The Overture Center for the Arts (Overture Center), designed by Argentina-born architect César Pelli, and led by Flad Architects and Potter Lawson (Madison-based firms) as executive architect, also stands on State Street near the Capitol. Since opening in 2004, the center has already presented shows and concerts in its Overture Hall, Capitol Theater and The Playhouse. The center, also including smaller performance spaces, also houses the Madison Museum of Contemporary Art. The style, unlike Pelli's Petronas Towers, leans toward sleek modernism, with simple expanses of glass framed by stone that are intended to complement the historic building facades preserved as part of the building's State Street exposure. Thanks to Dom Pedro II, the second Emperor of Brazil, who encouraged immigration, a large number of Swedes entered Brazil, settling mainly in the cities of Joinville and Ijuí. In the late 19th century, Misiones Province in Argentina was a major centre for Swedish emigration, and laid the foundations of a population of Swedish-Argentines. The Russian nationalism that took root under Alexander III served as a justification for eliminating in 1871 the bulk of the tax privileges enjoyed by Russian Germans, and after 1874 they were subjected to military service. Only after long negotiations, Mennonites, traditionally a pacifist denomination, were allowed to serve alternative service in the form of work in forestry (Forestry service (Russia)) and the medical corps. The resulting disaffection motivated many Russian Germans, especially members of traditionally dissenting churches, to migrate to the United States and Canada, while many Catholics chose Brazil and Argentina. They moved primarily to the American Great Plains and western Canada, especially North Dakota, South Dakota, Nebraska, Kansas, and Colorado; to Canada Manitoba and Saskatchewan,and Alberta; to Brazil, especially Santa Catarina (Santa Catarina (state)) and Rio Grande do Sul; and to Argentina, especially South of Buenos Aires Province, Entre Ríos Province and La Pampa Province. North Dakota and South Dakota attracted primarily Odessa (Black Sea area) Germans from Russia while Nebraska and Kansas attracted mainly Volga Germans from Russia. The majority of Volhynia Germans chose Canada as their destination with significant numbers later migrating to the States. Smaller settlement pockets also occurred in other regions such as Volga and Volhynian Germans in southwestern Michigan, Volhynian Germans in Wisconsin, and Congress Poland and Volhynian Germans in Connecticut. Elsewhere in Latin America Although the largest and most influential group of so-called Chicago Boys was Chilean in origin, there were many Latin American graduates from the University of Chicago around the same period. These economists continued to shape the economies of their respective countries, and include people like Mexico's Francisco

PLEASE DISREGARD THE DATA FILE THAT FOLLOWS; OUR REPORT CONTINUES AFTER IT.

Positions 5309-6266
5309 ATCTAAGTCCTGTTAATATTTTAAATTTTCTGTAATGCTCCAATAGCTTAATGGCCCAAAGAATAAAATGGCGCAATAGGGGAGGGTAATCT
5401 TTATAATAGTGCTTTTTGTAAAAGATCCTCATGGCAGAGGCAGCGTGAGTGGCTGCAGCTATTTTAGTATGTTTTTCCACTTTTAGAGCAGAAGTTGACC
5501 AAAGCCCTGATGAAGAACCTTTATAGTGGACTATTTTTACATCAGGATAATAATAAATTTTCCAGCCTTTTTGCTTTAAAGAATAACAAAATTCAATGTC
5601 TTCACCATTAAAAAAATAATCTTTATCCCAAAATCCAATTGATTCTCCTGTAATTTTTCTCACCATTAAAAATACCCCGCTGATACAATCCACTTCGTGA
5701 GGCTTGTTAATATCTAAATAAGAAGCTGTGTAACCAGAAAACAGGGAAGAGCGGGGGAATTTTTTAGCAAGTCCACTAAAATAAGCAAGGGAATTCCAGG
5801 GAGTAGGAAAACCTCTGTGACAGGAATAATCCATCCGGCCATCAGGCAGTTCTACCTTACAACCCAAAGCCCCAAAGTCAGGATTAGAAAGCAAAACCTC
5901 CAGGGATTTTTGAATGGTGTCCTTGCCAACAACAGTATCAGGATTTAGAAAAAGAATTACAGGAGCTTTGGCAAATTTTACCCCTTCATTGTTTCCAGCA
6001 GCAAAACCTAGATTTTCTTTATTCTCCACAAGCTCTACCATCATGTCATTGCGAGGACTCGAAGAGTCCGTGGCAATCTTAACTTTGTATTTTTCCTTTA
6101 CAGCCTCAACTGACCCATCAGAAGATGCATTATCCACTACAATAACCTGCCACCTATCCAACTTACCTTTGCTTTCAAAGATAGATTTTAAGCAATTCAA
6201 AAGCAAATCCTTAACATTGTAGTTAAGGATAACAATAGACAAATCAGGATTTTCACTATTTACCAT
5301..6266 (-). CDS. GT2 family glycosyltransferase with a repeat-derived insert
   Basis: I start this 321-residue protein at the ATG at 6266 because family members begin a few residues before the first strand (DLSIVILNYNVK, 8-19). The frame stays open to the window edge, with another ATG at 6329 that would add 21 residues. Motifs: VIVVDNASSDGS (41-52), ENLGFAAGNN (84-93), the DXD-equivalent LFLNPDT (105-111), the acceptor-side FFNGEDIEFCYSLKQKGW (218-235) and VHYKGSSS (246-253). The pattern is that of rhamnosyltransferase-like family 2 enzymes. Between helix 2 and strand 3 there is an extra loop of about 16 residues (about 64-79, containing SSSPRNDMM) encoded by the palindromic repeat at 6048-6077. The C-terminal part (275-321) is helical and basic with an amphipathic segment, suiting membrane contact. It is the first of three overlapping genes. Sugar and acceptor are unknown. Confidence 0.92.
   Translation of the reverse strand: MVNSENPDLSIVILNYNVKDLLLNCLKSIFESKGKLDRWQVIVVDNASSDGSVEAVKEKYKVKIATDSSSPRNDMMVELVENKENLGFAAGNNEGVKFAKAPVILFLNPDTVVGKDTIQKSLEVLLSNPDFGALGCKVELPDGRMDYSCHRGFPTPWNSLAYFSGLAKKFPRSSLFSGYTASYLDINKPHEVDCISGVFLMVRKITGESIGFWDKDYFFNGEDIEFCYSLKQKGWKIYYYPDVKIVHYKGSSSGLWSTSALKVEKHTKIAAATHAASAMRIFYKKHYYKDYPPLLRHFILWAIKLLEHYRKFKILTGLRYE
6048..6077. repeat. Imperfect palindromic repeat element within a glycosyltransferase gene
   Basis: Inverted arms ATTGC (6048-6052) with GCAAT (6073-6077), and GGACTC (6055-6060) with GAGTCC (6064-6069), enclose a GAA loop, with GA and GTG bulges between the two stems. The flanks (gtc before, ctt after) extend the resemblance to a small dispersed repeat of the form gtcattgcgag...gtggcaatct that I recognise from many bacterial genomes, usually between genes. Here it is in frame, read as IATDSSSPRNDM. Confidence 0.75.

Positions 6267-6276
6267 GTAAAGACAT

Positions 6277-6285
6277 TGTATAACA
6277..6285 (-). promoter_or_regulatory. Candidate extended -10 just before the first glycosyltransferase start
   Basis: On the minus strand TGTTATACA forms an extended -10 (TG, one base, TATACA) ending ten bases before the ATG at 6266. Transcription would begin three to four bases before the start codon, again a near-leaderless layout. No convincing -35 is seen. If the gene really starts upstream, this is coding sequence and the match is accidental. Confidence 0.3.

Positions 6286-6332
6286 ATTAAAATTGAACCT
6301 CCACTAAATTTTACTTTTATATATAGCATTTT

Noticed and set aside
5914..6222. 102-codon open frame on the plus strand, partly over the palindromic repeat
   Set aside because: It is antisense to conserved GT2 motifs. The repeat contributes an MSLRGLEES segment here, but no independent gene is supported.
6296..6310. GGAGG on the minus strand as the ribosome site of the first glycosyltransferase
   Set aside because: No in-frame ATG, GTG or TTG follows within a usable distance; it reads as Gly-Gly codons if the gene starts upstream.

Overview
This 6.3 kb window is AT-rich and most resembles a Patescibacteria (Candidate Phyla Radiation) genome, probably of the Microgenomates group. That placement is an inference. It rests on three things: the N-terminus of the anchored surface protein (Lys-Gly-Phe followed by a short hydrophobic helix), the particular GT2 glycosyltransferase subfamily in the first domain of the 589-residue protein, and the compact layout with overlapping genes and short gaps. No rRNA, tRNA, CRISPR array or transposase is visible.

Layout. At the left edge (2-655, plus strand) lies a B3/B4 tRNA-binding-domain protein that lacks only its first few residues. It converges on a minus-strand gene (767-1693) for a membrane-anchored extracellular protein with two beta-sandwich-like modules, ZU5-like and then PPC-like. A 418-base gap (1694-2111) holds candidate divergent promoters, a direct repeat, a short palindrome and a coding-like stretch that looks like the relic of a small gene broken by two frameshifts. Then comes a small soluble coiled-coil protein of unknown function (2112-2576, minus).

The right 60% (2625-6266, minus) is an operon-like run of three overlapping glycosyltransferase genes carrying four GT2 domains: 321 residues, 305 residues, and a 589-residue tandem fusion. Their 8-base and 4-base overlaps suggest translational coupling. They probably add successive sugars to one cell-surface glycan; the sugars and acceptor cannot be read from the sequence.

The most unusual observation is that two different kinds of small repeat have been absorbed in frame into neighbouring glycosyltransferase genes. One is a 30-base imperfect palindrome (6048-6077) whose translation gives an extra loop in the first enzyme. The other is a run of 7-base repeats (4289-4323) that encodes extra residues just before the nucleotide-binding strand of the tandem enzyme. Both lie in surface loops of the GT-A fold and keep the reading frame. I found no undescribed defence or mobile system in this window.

United States

. He gained his American citizenship (United States nationality law) in 1995. '''Bryan Andrew MacLean''' (September 25, 1946 - December 25, 1998) was an American (United States) singer (singing), guitarist and songwriter, most known for his work with the influential rock band Love (Love (band)). His famous compositions for Love include "Alone Again Or (Alone Again Or (song))" and "Old Man". In 1950 Suess emigrated to the United States. He did

concertina and drum player, who sang perfect Polish as well as English in many of his songs. His most famous compositions include "Pukaj Jasiu" "No Beer in Heaven" and "I Wish I Was Single Again". His song "Let's Go, Go-Go White Sox", as recorded by Captain Stubby and the Buccaneers underwent a resurgence in 2005. '''John Muirhead Macfarlane''' (1855–1943) was a Scottish (Scottish people) botanist. He